By RICARDO WELLS
Tribune Staff Reporter
AS tension over the presence of vendors on Cabbage Beach escalates, one Paradise Island property manager is firing back at claims that he is the one behind efforts to have the group removed and jailed for trespassing.
Tony Knowles, general manager of the Paradise Island Beach Club, told The Tribune that allegations made by Cabbage Beach Business Owners Association (CBBOA) President Monique Taylor on Thursday are inaccurate, accusing her of misrepresenting operations at the property.
Mr Knowles claimed that the vendors are not being harassed and removed as punishment for operating on the beach, but because they have opted to “set up shop on private property” as they continue their fight against other property owners adjacent to the Paradise Island beach.
He said his interaction with the group only started in recent weeks, noting that following the recent court ruling that negated the association’s claims that its members had the legal right to operate businesses from the lots bordering Cabbage Beach, the vendors opted to move further east along the coast and set up shop “in his backyard”.
The resort operator said while he sympathises with the group’s ongoing issues, he does not believe it is fair to property owners that the vendors should have a right to operate their enterprises as they see fit.
“Hold your claim and do what you must,” Mr Knowles said of the CBBOA members. “Just not at my front door. It isn’t right. There was a lot of work placed into building the brand of the Paradise Island Beach Club, and I am not going to sit back and allow these people set up their stalls and small shops on my property.
“They have no respect or regard for anyone else trying to make a living from this beach. They refuse to act accordingly and organise themselves in a manner that encourages best practices. Where is the portable bathroom for their clients? If they were serious about creating legit businesses, shouldn’t they work to ensure sanitary conditions for visitors? All they do is (allegedly) harass the people that come out to this beach for leisure. We have to be responsible for the future of this industry. No one is saying that they can’t operate here; all we are saying is do so in a sustainable manner.”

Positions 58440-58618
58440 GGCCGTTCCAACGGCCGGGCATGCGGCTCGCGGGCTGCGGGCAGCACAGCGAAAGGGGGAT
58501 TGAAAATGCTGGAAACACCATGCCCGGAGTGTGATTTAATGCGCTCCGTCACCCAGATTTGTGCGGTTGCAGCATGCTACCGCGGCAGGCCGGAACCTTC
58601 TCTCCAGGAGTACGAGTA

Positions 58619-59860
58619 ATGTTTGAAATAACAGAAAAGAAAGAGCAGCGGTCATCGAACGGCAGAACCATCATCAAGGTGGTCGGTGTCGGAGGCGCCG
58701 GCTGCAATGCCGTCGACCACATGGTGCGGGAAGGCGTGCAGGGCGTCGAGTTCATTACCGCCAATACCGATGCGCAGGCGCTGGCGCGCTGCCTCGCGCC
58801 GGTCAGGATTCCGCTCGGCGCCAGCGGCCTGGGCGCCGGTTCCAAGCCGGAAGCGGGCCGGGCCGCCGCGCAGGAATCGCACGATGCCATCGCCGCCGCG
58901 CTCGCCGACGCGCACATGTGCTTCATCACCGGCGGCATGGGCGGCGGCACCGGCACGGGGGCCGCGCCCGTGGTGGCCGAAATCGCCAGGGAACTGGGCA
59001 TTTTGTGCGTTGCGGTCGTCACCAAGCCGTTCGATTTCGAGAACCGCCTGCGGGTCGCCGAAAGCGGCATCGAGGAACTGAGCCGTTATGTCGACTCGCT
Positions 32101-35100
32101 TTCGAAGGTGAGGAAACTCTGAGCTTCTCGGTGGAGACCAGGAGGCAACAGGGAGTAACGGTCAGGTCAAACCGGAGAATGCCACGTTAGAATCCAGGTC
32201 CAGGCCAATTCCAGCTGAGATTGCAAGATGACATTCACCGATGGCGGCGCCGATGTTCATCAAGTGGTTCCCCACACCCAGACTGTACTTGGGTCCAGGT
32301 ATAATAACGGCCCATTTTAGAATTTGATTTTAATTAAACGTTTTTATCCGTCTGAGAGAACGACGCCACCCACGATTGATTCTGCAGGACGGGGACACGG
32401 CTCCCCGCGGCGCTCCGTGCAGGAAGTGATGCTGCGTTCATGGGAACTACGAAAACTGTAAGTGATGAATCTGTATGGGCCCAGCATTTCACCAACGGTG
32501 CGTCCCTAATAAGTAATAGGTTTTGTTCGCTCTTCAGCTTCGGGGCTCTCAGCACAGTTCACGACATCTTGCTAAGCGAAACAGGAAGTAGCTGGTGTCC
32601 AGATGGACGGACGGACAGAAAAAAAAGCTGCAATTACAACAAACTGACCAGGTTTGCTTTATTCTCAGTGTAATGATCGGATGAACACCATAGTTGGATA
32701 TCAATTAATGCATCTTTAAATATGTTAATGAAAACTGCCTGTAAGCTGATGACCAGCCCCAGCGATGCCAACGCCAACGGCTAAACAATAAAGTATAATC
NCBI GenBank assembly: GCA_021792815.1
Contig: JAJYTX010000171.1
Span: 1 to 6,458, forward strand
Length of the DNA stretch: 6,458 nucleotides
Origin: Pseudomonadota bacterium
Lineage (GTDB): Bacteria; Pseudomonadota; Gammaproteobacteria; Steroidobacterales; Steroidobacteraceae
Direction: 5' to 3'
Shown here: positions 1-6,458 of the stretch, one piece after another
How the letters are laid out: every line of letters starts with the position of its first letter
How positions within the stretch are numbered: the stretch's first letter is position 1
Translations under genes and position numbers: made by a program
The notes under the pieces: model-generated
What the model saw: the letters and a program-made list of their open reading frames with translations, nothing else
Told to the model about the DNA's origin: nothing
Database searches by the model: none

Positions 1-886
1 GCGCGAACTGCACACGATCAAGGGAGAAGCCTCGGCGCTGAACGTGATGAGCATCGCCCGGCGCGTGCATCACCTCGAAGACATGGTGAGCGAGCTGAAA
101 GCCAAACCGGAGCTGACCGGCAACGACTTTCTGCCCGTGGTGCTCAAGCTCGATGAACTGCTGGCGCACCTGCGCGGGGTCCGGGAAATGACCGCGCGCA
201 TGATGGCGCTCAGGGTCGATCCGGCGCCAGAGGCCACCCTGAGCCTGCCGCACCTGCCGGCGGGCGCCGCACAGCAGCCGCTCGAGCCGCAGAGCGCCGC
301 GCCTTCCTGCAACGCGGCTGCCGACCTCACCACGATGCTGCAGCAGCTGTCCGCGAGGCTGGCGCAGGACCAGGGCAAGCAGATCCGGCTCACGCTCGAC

Mr Knowles said members of the CBBOA refuse to adequately police themselves, accusing the group of rank deficiencies and a lack of institutional control.
“They can go on and on about the high water mark and where property lines start and stop,” he said. “But the reality is this: we are trying to protect the tourism industry and a group like (the CBBOA) doesn’t do nearly enough to improve the Bahamian product. At the Paradise Island Beach Club, we have visitors who have been coming here for years and we work very hard to ensure that they want to come back.”
He flatly refuted claims by Ms Taylor that his employees comprised over 80 per cent foreigners without the proper work permits.
In May, Supreme Court Justice Bernard Turner sided with landowners Access Industries over the dispute as to whether vendors had a right to work on the beach. Justice Turner acceded to a position put forward by legal counsel for Access Industries suggesting that the association did not hold the legal position to file an injunction or block the property’s owners from restricting vendors.
In 2014, ownership of the Cabbage Beach property was transferred from Atlantis - owned by Brookfield Asset Management - to a subsidiary of Access Industries, the One&Only Ocean Club.
A second access path further east, between the Paradise Island Beach Club property and the Ocean Club Beach Estate at the bottom of Garden Drive, is now being used as the primary access by vendors. As a result, many of the vendors have opted to remain near the access point in a bid to attract guests as they enter the property.
Responding to this aspect of the issue, Mr Knowles said: “No matter how they pout and complain, the bottom line is that you can’t set up a lemonade stand on private property, no matter how profitable a lot you think it can be.
“Yes they have licences to operate on public property. But the easement is an easement for beachgoers. It isn’t a strip mall or a place to offer goods and services. The boardwalk is a passage built to lead on to the beach, not a sales office. They can walk up a down the beach and sell their products, man knock yourself out, but you can’t set up shop on private property or the boardwalk.”
Mr Knowles recommended that members of the CBBOA negotiate a deal with the government of the Bahamas to buy a small section of beachfront property near Cabbage Beach, which can be used to construct several stall areas.
In March, dozens of irate beach vendors blocked traffic on the bridge over to Paradise Island in protest of the sudden closure of the main entry point for vendors to the beach. That incident led to the arrest of at least two persons and further protests.
The dispute climaxed with the tearing down of the fence erected in a bid to block access to the property by vendors. Subsequently, 10 persons were taken into custody, charged with destroying private property.